The D.H. Lawrence Memory Theatre was launched in 2019 to coincide with Lawrence’s self-imposed exile. Currently, we are on a ‘digital pilgrimage’ but we hope to make a physical journey soon and retrace Lawrence’s steps. To submit an artefact to the memory theatre, see our project website.

Suez Canal 1922 – when it was ok to stand and stare…

The recent blocking of the Suez Canal caused a right tiz, bringing global trade to a grinding halt and $1 billion in compensation claims from angry exporters. But 101 years ago life was a bit slower. The above video visualises D.H. Lawrence’s plod along the Suez. Back when life was very different and it was ok to stand and stare.

It was created in collaboration with John McCarthy, a student at Nottingham Trent University who got in contact for some experience of video editing and mentoring. I really admire students who take the initiative and push for that extra experience (this is a voluntary placement and is not assessed). We will begin working on another film at the end of May.

We sat down and I outlined the tone and pace of the film and the need to keep things befitting to the historical period. This was definitely a film that required longer shots and stills rather than flitting between images. Then John had the creative freedom to select the images. We then met up and discussed the first draft which required a minor edit.

His motivation for getting involved with the project was the ‘creative freedom’ and to help with his future career. John said: ‘In the future I would like to be a film editor, I really enjoy editing as its where the project really comes to life. I see it as the last part of directing as you can decide on which shots to use, the pacing, and how the film will end up looking in a final cut. You can really decide how the film will look.’

The benefit of a placement for John is he gets mentoring and advice and a platform to showcase his work. The benefit for us is new content for the D.H. Lawrence Memory Theatre. It also forces me to come up with a new script and consider ways in which Lawrence’s work can shine a light on contemporary issues.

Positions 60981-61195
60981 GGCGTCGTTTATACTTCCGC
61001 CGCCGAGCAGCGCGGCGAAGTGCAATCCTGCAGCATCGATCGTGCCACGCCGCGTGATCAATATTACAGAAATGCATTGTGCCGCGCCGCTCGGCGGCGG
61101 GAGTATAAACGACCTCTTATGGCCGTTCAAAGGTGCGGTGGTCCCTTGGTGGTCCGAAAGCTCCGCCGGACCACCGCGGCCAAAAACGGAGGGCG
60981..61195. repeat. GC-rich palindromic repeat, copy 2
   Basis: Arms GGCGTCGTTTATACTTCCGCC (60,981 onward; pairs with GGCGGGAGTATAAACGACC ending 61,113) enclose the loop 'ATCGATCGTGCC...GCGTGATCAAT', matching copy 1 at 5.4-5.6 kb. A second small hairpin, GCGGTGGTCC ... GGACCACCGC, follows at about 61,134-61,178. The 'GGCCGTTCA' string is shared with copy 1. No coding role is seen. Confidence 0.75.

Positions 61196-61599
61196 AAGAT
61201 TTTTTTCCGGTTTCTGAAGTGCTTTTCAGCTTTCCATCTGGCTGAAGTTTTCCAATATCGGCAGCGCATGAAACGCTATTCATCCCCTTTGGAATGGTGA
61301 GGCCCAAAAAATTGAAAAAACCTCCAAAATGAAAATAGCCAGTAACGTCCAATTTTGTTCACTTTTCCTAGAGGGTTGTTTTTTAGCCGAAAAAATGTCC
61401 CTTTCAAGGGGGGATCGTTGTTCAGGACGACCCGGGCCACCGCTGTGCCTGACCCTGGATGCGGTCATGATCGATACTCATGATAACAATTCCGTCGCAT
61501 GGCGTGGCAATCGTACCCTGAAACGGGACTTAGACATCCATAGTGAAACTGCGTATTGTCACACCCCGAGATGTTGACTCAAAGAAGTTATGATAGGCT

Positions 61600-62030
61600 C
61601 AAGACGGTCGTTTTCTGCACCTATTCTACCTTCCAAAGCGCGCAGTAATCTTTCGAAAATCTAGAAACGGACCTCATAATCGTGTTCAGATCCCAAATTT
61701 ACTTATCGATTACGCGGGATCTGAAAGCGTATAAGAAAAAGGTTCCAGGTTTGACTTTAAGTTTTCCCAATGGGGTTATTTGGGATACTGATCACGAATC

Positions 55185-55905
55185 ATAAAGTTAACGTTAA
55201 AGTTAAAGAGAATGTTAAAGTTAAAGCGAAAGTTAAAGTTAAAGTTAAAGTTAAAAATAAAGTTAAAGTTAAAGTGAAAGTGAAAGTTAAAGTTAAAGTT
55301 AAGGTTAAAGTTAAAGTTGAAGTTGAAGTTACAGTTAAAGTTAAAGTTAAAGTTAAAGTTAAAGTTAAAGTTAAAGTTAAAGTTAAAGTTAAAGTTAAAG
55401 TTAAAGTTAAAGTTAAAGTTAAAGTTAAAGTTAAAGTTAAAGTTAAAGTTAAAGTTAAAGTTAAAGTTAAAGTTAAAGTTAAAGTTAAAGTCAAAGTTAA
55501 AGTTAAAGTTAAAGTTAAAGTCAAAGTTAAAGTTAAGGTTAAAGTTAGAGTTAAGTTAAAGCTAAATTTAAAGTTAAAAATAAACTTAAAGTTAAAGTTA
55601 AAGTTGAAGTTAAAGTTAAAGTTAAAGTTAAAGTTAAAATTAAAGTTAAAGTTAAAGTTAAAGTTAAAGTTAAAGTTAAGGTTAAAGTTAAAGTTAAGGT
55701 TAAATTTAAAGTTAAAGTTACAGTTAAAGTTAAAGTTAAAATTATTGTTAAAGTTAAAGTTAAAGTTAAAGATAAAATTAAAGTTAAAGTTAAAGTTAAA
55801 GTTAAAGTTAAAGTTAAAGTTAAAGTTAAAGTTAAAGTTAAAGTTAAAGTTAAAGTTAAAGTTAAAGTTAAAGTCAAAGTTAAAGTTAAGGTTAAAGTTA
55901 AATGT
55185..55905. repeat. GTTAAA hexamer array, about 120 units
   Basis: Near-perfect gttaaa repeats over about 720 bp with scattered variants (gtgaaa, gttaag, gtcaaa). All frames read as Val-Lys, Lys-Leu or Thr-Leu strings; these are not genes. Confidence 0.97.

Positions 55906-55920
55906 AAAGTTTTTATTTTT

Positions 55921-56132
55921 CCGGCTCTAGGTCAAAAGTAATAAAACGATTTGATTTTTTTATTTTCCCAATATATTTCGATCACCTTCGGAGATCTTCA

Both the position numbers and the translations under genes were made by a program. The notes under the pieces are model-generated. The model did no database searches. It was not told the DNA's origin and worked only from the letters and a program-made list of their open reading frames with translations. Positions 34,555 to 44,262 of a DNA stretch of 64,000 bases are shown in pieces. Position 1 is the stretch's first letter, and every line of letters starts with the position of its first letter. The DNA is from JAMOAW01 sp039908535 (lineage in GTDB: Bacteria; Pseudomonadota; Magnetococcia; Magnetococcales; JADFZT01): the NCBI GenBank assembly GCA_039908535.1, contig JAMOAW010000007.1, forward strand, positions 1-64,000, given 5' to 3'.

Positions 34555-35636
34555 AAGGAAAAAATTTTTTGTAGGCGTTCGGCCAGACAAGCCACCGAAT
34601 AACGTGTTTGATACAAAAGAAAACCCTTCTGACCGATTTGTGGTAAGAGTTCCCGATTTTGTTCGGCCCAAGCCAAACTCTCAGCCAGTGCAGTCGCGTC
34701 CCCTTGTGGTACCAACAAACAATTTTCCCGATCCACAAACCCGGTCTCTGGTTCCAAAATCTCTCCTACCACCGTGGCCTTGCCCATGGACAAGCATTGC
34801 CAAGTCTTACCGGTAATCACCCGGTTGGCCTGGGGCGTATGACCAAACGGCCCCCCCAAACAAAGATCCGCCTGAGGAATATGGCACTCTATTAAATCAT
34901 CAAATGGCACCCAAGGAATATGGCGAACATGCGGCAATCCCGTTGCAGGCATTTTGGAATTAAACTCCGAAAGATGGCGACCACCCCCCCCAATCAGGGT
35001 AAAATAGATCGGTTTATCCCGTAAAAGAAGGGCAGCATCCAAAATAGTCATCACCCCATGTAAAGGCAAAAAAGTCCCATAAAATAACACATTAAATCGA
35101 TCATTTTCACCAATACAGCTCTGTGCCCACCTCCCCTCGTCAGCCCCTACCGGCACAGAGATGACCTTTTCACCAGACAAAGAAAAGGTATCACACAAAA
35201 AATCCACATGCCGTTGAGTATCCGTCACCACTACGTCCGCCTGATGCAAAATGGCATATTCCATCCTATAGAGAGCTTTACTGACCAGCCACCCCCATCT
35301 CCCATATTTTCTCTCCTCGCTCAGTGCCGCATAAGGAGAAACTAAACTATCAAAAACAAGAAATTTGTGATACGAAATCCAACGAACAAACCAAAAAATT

My hope with these placements is that students learn a bit about putting together a project and then have the confidence to go off and do something similar for themselves. Please find two minutes in your busy schedule to take a look or leave a comment on our YouTube channel. And if you do nothing else, make sure that you pause your 24/7 life for a few moments and enjoy life at 5mph as D.H. Lawrence did in 1922.

Extract of letter used in the film below:

“My Dear Rosalind, 

Here we are on the ship – ten days at sea. It is rather lovely – perfect weather all the time, ship steady as can be, enough wind now to keep it cool… 

I loved coming through the Suez Canal – 5 miles an hour – takes 18 hours – you see the desert, the sand hills, the low palm trees, arabs with camels working at the side. I like it so much….  

Being at sea is so queer – it sort of dissolves for the time being all the connections with the land, and one feels a bit like a sea-bird must feel. It is my opinion that once beyond the Red Sea one does not feel any more that tension and pressure one suffers from in England – in Europe altogether…  

It seems difficult in this world to get a new start – so much easier to make more ends.”

Further reading